Friends Remember Mel Shapiro

by on December 20, 2018 · 2 comments

in Ocean Beach

All photos by Kathy Blavatt

By Kathleen Blavatt

About 50 friends of Mel Shapiro’s gathered last Saturday, December 15, to remember him in a wonderful and memorable tribute as he had passed in late November. A handful of OBceans were present at this memorable gathering. There were incredible speakers, tasty food from Hugo’s and it was good to know we still have still a good number of serious, but still fun activists, in town.

The memorial was held at Christ United Presbyterian Church at 3025 Fir Street, San Diego. The church was a perfect choice for Mel’s memorial because Rev. Smith – a famous civic leader and activist- had had his services there, among other known Reverends who were also civic activists.

Mel’s memorial opened with talented 13-year-old musician Claire Roberts playing piano, while John McNab, a longtime public land activist, was the host. And John Stump and Jay Levine gave the Mourner’s Kaddish.

Donna Frye, former Council Member, told how important Mel was in helping her put transparency back into the government and political processes. Michael Aguirre, former City Attorney, jokingly spoke about how much Mel, and he, were both not-so liked by certain factions.

John McNab read a message by writer Don Bauder about his appreciation of Mel, and how he was an important source of information for his articles. Tom Mullaney, a planning Activist, told how important Mel was as a watchdog in his fact-finding and holding politicians accountable. Scott Andrews, Public Land Activist told how Mel held the government accountable and all the good Mel did.Pat Flannery, who used to run the Blog of San Diego, spoke of how Mel helped keep local government in line. John Hartley, Uptown Democratic Club, told about Mel forming the Democratic Club, knowing how important it was to bring people into the process.

I’m an Ocean Beach Activist and historian and I spoke about Mel the person, how he loved a good joke, and appreciated his activist friends who were his extended family.

A video clip of Mel at a public forum followed. His deeds were truly appreciated and applauded by the many attendees at his memorial. His activism will always be embedded in San Diego’s history.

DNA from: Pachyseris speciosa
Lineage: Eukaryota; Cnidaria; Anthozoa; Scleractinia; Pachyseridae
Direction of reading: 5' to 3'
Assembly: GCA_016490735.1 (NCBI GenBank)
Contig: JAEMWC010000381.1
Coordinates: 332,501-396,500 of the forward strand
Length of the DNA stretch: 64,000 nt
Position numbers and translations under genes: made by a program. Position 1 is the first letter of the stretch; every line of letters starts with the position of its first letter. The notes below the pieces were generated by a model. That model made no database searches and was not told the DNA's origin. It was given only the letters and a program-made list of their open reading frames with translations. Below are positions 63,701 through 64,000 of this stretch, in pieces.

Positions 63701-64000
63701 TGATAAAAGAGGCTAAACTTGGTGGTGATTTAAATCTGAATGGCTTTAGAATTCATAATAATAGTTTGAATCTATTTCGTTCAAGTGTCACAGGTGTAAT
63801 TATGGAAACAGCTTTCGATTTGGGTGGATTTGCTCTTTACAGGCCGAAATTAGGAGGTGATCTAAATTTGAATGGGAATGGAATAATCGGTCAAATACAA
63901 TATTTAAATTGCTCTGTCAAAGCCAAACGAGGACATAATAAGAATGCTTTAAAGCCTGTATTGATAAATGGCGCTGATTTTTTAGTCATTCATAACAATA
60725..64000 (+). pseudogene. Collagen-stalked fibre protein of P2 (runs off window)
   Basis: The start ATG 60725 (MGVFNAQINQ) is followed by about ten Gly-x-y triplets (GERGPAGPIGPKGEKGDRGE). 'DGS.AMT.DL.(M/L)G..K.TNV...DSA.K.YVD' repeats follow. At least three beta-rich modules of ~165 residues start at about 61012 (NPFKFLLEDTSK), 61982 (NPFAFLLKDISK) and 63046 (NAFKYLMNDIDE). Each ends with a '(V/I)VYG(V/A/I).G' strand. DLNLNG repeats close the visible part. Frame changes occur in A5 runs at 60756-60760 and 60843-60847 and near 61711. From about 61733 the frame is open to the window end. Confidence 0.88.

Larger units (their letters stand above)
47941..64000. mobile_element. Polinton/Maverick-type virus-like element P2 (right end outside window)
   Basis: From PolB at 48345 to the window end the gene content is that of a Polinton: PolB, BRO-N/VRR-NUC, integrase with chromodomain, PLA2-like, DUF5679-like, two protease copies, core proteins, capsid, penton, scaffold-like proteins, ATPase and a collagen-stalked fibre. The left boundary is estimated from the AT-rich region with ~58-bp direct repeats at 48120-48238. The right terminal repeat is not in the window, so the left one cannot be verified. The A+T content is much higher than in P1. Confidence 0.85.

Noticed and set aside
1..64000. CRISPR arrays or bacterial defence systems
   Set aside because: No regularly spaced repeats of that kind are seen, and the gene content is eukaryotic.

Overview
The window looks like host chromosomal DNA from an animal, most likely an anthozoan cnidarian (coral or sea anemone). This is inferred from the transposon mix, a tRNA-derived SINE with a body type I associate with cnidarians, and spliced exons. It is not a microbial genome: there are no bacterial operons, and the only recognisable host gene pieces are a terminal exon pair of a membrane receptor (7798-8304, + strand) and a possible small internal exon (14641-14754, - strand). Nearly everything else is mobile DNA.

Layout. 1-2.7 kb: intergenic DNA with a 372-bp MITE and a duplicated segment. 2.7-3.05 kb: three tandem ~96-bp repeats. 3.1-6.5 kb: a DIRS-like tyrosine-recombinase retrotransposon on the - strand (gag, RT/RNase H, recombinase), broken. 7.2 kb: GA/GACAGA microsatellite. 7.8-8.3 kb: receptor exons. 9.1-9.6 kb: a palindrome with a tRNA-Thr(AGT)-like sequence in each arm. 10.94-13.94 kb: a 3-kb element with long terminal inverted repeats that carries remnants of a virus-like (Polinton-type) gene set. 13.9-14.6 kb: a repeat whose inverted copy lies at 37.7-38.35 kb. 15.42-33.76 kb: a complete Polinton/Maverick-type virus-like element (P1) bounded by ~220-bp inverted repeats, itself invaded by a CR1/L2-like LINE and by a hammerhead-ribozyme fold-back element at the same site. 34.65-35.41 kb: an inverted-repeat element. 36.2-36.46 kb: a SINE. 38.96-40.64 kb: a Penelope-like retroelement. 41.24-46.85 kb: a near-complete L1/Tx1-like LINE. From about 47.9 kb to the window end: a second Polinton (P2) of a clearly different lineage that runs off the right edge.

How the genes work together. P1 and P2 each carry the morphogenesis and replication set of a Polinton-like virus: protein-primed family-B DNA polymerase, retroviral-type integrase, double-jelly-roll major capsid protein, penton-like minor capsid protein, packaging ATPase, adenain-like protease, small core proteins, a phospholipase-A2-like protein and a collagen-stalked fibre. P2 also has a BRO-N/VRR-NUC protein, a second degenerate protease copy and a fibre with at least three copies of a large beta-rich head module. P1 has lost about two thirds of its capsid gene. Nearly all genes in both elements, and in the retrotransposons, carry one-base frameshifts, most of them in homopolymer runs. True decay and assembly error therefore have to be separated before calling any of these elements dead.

Here’s a few things people mentioned about Mel:

Mel was the hero for the underdogs, the homeless, and the people that had been beaten down by the system.

Mel was the force behind installing the City’s Ethics Commission, more transparency that included having public records available to the public, and making sure the city followed the “Brown Act” at public meetings. He pursued the “Sunshine Act” with former Council Member Donna Frye.

Mel would sue San Diego government when they breached the rules. He won in court all but one time!

Mel battled corruption, public land and park giveaways, development abuses, and convention center and stadiums boondoggles.

He, with several others, started the Uptown Democratic Club.

He put his energy into protecting the public.

Mel lived a simple life, no frills life. He never married or had kids. But he left a legacy for the future children of San Diego.

 

 

{ 2 comments… read them below or add one }

Avatar Robert Burns December 20, 2018 at 4:28 pm

I worked for Mel (and a crew of Gray Panthers) through my employment with V.I.S.T.A. which had a contract with C.H.A.I.N. He’s one of effective activists with scandal and no enemies amongst his natural friends. May more activists follow his example and longevity. Thank you for remembering this wonderful person.

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Avatar Nancy Finneran Witt February 21, 2019 at 5:06 pm

Coming to San Diego way back when in ’71, was happy to get to know Mel those early years, and he was a go-getter for our city. RIP, my friend.

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